Author, A Year Title, date of publication. Available at URL [accessed date month year].
Re-edition of a publication — with reference to its introduction:
Author, A Year Title. Revised by A Editor and B Editor. Place of publication: Publisher.
Translation of a publication — with reference to its introduction:
Author, A Year Title. Trans. by A Translator. Place of publication: Publisher.
Author, A Year Title. Trans. by A Translator and B Translator. Place of publication: Publisher.
Re-edition of a publication, with original publication mentioned (the original publication should only be mentioned if it has been consulted):
Author, A Year Title. Trans. by A Translator and B Translator. Place of publication: Publisher. (First published: Author, A Year Original Title. Place of publication: Publisher.)
Short reference to fonds or collection identical to in-text citation and/or end-note (Location, archive, fonds)
As part of the submission process, authors are required to check off their submission's compliance with all of the following items, and submissions may be returned to authors that do not adhere to these guidelines.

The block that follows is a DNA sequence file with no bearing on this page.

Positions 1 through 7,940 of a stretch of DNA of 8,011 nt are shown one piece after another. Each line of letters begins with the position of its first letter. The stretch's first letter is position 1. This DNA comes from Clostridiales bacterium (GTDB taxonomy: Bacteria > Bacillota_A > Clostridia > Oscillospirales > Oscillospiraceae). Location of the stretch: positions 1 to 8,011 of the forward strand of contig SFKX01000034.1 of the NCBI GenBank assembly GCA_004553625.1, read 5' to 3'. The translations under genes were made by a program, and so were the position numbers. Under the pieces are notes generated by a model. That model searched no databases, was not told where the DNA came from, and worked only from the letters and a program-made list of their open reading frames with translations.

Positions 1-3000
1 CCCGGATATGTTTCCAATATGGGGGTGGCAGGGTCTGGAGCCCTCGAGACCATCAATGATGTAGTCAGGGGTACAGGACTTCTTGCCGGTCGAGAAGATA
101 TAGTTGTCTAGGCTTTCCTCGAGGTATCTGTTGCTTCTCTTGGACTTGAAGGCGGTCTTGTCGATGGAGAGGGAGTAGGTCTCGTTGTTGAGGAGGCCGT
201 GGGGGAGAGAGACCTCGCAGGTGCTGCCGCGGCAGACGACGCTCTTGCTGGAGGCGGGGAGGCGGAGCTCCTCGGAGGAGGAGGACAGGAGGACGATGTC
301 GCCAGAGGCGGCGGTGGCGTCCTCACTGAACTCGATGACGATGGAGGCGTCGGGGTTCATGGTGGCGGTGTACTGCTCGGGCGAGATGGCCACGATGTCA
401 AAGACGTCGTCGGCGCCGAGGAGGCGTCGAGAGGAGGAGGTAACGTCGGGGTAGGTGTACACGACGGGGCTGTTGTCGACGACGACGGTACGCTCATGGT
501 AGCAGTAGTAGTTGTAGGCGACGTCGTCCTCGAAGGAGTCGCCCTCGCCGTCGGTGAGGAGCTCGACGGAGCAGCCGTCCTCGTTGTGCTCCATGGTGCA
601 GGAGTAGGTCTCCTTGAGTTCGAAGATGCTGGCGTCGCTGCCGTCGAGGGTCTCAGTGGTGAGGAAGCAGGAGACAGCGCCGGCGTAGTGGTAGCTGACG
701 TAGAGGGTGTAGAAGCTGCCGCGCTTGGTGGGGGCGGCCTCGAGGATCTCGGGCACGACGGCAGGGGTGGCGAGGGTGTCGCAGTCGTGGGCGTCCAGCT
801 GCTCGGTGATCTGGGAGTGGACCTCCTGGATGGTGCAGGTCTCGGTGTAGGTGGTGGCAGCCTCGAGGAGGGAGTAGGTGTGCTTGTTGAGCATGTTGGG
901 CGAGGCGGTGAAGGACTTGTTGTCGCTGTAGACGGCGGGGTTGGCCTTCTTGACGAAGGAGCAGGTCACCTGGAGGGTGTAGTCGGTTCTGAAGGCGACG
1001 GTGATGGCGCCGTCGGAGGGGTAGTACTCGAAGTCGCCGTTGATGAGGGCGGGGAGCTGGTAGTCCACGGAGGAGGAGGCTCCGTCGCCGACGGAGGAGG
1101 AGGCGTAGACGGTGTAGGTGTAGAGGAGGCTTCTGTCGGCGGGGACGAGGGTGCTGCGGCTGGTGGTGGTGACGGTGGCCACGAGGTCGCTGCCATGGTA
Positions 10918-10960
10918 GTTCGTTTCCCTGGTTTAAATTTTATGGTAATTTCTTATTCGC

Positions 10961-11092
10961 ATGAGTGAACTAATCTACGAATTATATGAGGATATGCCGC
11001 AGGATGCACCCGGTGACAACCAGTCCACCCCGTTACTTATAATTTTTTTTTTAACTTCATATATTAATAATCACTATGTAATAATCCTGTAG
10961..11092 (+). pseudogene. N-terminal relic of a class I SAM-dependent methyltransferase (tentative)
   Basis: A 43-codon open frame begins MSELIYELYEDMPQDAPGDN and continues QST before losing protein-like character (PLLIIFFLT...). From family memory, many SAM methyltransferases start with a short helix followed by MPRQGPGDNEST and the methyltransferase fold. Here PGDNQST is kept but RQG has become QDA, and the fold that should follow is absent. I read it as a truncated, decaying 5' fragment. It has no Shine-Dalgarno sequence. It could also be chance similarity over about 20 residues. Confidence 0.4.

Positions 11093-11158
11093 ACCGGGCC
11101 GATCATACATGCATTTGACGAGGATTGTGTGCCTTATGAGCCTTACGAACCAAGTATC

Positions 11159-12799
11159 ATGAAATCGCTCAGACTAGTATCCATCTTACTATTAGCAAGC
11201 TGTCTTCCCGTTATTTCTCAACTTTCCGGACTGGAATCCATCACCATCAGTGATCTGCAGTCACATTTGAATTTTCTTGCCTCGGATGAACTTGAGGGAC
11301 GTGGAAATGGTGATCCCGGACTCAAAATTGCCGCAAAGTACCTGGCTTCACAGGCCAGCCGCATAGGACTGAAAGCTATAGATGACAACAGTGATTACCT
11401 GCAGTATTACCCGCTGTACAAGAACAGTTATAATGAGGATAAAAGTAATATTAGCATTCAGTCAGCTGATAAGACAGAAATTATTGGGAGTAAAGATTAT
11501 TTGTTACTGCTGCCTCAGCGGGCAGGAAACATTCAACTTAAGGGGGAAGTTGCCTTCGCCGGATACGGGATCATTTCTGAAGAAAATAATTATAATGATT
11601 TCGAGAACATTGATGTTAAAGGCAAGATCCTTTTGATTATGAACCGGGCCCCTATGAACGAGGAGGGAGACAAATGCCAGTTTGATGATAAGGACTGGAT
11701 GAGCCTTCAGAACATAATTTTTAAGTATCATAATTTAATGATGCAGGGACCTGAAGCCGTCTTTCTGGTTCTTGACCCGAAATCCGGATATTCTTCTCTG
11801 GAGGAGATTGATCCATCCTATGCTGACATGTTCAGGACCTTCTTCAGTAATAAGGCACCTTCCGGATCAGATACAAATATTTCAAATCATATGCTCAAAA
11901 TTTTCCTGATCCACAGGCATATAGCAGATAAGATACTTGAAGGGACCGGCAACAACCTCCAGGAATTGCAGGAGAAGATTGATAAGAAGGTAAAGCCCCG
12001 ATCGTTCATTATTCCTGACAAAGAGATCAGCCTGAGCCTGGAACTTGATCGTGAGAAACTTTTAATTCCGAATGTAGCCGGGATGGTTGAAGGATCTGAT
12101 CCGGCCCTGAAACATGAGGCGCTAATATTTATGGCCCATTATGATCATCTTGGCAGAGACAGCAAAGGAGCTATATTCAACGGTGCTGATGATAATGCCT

Please ensure that the images uploaded are suitable for display in the final publication. Figures/images have a resolution of at least 150dpi (300dpi or above preferred). Each file is no more than 20MB per file. The files are in one of the following formats: JPG, TIFF, GIF, PNG, EPS (to maximise quality, the original source file is preferred).
Please ensure that the images uploaded are suitable for display in the final publication.
Authors who publish with this journal agree to the following terms:
We are pleased to announce that the Architectural Histories will no longer charge APCs to authors, thanks to a new partnership with Open Library of Humanities (OLH). OLH will provide funding for a proportion of articles published over the coming year, with EAHN continuing to support the remaining publications.
The new funding model will apply to journal submissions received after October 1st 2016.
Please contact the Editor-In-Chief with any questions.